The New York state legislature has passed the United States’ first “right to repair” bill covering electronics. Called the Fair Repair Act, the measure would require all manufacturers who sell “digital electronic products” within state borders to make tools, parts, and instructions for repair available to both consumers and independent shops.
Having passed the legislature, it is awaiting signature by Governor Kathy Hochul, who is expected to support the measure. The measure will take effect one year after it passes into law.
“One giant leap for repairkind”
Self-repair groups like iFixit have applauded the ruling, calling it “one giant leap for repairkind” in a blog post following the announcement.
“The passage of this bill means that repairs should become less expensive and more comprehensive: people who want to fix their own stuff can,” the post reads. “Where before, manufacturers could push consumers to use manufacturer-authorized shops, now they’ll have to compete.”
The move comes after sustained federal pressure to enforce consumers’ rights to repair and refurbish their purchased goods. Last year, President Joe Biden issued an executive order calling on the Federal Trade Commission (FTC) to enforce repair rights, a move that was applauded by the incoming majority commissioners.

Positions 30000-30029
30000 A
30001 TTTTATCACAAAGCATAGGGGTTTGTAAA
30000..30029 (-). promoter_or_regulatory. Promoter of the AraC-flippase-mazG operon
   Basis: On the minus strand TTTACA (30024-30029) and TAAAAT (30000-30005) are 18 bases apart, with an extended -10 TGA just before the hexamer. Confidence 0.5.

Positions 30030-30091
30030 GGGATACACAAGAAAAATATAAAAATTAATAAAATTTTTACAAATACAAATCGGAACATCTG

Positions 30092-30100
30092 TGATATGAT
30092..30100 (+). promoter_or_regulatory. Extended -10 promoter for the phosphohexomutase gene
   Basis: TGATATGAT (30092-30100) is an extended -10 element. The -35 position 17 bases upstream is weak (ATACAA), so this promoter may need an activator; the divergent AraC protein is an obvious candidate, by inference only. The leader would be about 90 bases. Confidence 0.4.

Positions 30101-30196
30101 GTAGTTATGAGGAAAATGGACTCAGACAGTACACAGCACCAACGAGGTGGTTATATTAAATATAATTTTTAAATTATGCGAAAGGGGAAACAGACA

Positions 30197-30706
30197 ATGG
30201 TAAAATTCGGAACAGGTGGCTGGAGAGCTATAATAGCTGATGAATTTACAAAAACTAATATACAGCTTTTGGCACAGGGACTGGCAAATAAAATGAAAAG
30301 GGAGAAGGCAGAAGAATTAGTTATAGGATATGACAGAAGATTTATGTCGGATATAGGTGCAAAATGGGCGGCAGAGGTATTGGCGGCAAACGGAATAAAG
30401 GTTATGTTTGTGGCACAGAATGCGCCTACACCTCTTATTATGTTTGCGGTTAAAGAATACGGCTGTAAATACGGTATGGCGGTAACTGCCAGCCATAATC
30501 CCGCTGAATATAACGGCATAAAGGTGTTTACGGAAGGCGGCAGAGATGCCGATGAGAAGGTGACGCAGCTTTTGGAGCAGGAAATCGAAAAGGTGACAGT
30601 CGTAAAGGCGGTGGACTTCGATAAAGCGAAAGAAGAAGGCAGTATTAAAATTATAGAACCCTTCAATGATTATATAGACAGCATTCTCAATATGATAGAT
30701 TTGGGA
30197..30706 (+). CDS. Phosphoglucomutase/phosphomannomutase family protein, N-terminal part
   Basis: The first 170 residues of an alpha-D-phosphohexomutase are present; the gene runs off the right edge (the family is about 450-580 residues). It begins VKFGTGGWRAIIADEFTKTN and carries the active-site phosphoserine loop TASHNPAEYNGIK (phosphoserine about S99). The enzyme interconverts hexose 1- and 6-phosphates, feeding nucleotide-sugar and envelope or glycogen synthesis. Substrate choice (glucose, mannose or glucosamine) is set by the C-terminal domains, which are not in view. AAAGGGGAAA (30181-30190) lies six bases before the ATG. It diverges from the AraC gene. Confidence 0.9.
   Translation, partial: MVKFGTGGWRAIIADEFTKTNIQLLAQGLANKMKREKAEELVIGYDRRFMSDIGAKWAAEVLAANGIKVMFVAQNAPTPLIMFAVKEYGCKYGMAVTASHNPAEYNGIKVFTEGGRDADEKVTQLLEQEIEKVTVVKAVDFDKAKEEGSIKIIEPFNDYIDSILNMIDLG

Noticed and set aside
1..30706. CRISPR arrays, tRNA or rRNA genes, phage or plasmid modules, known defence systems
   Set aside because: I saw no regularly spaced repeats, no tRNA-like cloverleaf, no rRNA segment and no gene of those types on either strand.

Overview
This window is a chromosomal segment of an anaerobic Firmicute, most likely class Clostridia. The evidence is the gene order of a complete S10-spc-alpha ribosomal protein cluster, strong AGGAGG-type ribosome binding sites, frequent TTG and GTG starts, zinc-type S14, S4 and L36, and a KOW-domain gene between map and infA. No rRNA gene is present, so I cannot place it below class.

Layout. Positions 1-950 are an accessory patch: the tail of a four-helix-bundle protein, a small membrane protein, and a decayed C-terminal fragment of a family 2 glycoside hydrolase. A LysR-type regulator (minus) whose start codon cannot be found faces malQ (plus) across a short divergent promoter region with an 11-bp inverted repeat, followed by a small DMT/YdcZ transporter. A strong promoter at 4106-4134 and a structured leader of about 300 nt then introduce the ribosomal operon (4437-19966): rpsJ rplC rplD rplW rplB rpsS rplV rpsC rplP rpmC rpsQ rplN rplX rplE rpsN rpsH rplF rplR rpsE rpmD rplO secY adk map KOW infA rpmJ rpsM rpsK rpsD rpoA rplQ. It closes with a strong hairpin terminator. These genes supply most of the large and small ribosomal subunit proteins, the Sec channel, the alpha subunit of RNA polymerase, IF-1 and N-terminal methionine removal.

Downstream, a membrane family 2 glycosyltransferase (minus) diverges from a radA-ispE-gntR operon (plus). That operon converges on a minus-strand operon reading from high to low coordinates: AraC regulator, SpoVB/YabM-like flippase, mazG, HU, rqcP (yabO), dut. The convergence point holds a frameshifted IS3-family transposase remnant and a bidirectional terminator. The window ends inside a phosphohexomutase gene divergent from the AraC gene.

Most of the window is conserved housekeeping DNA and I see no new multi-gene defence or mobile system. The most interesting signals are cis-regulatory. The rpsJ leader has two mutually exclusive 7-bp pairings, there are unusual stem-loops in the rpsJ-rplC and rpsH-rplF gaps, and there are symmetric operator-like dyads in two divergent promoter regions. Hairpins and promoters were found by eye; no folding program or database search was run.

New York isn’t the first state to pass a right to repair bill, but it’s the first such bill to apply to electronics broadly. A previous Massachusetts law focused on automobile data, and earlier this year, Colorado passed a bill ensuring repair rights for powered wheelchairs. The language of the New York bill does include exceptions for home appliances, medical devices, and agricultural equipment — the last of which has been a particular flash point for advocates.
Still, the law is likely to have an impact far beyond the borders of New York state. Now that manufacturers selling goods in New York are required to make repair manuals available, it’s likely those manuals will quickly become available around the world. More invasive software measures will also become impractical, which could lead to broad changes in how electronics are designed and maintained.